Many environmentalists are reverse size queens — “small is beautiful.”
When Schumacher wrote the book of that title, he was responding to a real tendency to ignore diseconomies of scale — a tendency that still exists. Up to a certain point, both organizations and physical plants produce more output for each unit of input as they grown in size. Past that point, costs of gigantism kick in, and efficiency begins to fall instead of rising.
But Schumacher assumed that this point always occurs at small or medium sizes. In fact, there are many cases in which you get economies of scale up to very large sizes indeed.
For example, computer CPUs are still made in giant factories, not neighborhood plants; your computer would cost a whole lot more if that were not the case.
Wind electricity can be made a lot less expensively in giant wind plantations than by single generators in homes and farms. Site preparation and construction is less expensive when concentrated in a large area. Maintenance is cheaper when the you have enough turbines to justify full-time staff. (And yes I’m aware of small rooftop generators. Most produce a lot less electricity than the manufacturers claim, and end up producing power at many times the cost of wind farms, per kWh. Besides, most of the best wind areas are sparsely populated.)
Amory Lovins is an example of an environmentalist without a size fetish. In spite of using the rhetoric of decentralization on occasion, his arguments for a hydrogen path involve lots of large, centralized technology (PDF, PDF).
No, he does not favor miles of hydrogen pipeline or nuclear hydrogen generation. (Amory Lovins is not an idiot.) But he supports two alternative paths to low-carbon hydrogen generation. Either use our existing natural gas pipelines to ship natural gas to small decentralized reformers to convert it to hydrogen, and then pipe the resulting CO2 through carbon pipelines to sequestration sites. Or generate wind electricity in gigantic, centralized wind farms (see!), and use long distance gigantic electricity transmission lines to ship that electricity to local electrolyzers to produce hydrogen.
Note that gas pipelines are large, centralized technology. Carbon pipelines may or may not be large, centralized technology, depending upon where the carbon is shipped. Alternatively, large wind farms and long distance transmission are large, centralized technologies.
Having been posting on this blog for a while now, let me anticipate the objections. We can generated hydrogen cheaply in a decentralized manner — due to X or Y wonderful technology that is about to become cheaper/just around the corner.
My response: I agree with Lovins that we cannot afford, and don’t need, to wait for breakthroughs. We know now how to phase out fossil fuels. It is nuts for us not to start.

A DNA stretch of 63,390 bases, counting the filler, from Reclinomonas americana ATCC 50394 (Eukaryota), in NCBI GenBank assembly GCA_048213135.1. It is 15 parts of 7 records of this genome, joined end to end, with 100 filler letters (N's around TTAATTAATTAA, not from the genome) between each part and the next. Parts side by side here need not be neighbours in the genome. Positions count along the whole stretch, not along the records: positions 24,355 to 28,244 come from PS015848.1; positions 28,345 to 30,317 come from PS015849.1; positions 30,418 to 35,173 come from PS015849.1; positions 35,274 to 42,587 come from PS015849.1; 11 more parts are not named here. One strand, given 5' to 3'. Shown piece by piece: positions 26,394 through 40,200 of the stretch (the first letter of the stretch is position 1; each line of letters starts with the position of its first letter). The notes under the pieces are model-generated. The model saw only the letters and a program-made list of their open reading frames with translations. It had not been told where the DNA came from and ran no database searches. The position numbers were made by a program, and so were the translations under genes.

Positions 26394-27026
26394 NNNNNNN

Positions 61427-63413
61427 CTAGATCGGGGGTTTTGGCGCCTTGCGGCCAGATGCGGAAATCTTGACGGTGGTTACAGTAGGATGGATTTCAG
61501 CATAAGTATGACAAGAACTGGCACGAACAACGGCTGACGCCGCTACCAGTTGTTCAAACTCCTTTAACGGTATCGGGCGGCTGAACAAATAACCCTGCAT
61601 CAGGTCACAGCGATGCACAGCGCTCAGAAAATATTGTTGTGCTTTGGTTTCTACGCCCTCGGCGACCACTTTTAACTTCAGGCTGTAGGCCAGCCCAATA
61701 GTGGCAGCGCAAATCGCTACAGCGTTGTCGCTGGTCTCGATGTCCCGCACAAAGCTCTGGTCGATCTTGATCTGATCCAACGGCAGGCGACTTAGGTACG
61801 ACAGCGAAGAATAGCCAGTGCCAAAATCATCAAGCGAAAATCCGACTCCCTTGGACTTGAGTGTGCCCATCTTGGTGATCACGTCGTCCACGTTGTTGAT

Lastly, while I agree that we need to start now, I disagree with Lovins’ particular solution as far as sources. I think the hydrogen path would be more expensive than he thinks, and that there are non-hydrogen alternatives that would work better. I’ll explore that in an upcoming post.
In the meantime, let me quote from an old MaxSpeak post of mine on this:
Don’t oppose large scale production when it is the most sustainable means to provide something essential; oppose unfettered control of that production by a tiny elite group.
Historically scale has never correlated with democracy. Yes ancient Egypt was a rigid bureaucratic slave society; but the city-state of Sparta was (if anything) worse. The breakup of Yugoslavia brought no increase in democracy or well-being, as the agony of Kosovo and Bosnia can testify. I don’t think any argument can be made that if the South had succeeded in breaking away from the U.S. in the 19th century, to continue slavery a bit longer, and perhaps through conquest expand it to Mexico, that the world would have been freer or more sustainable.
Yes all sorts of evils occur in large institutions; but if you have ever seen a sweatshop, plenty happens in small businesses as well. I’ve known small family businesses to treat least favored family members as horribly as any large corporation ever treated a disposable, faceless employee. If you want democratization, fight for more democracy; if you want that extended from politics to economics, support that. If you want political power decentralized, support a decentralized political system. If you are a humanitarian, support more humane policies; if you believe fundamental flaws in our system produce bad results, then support radical change. But don’t become a crude technological determinist and assume that confining most production within a certain size will contribute significantly to any of these things.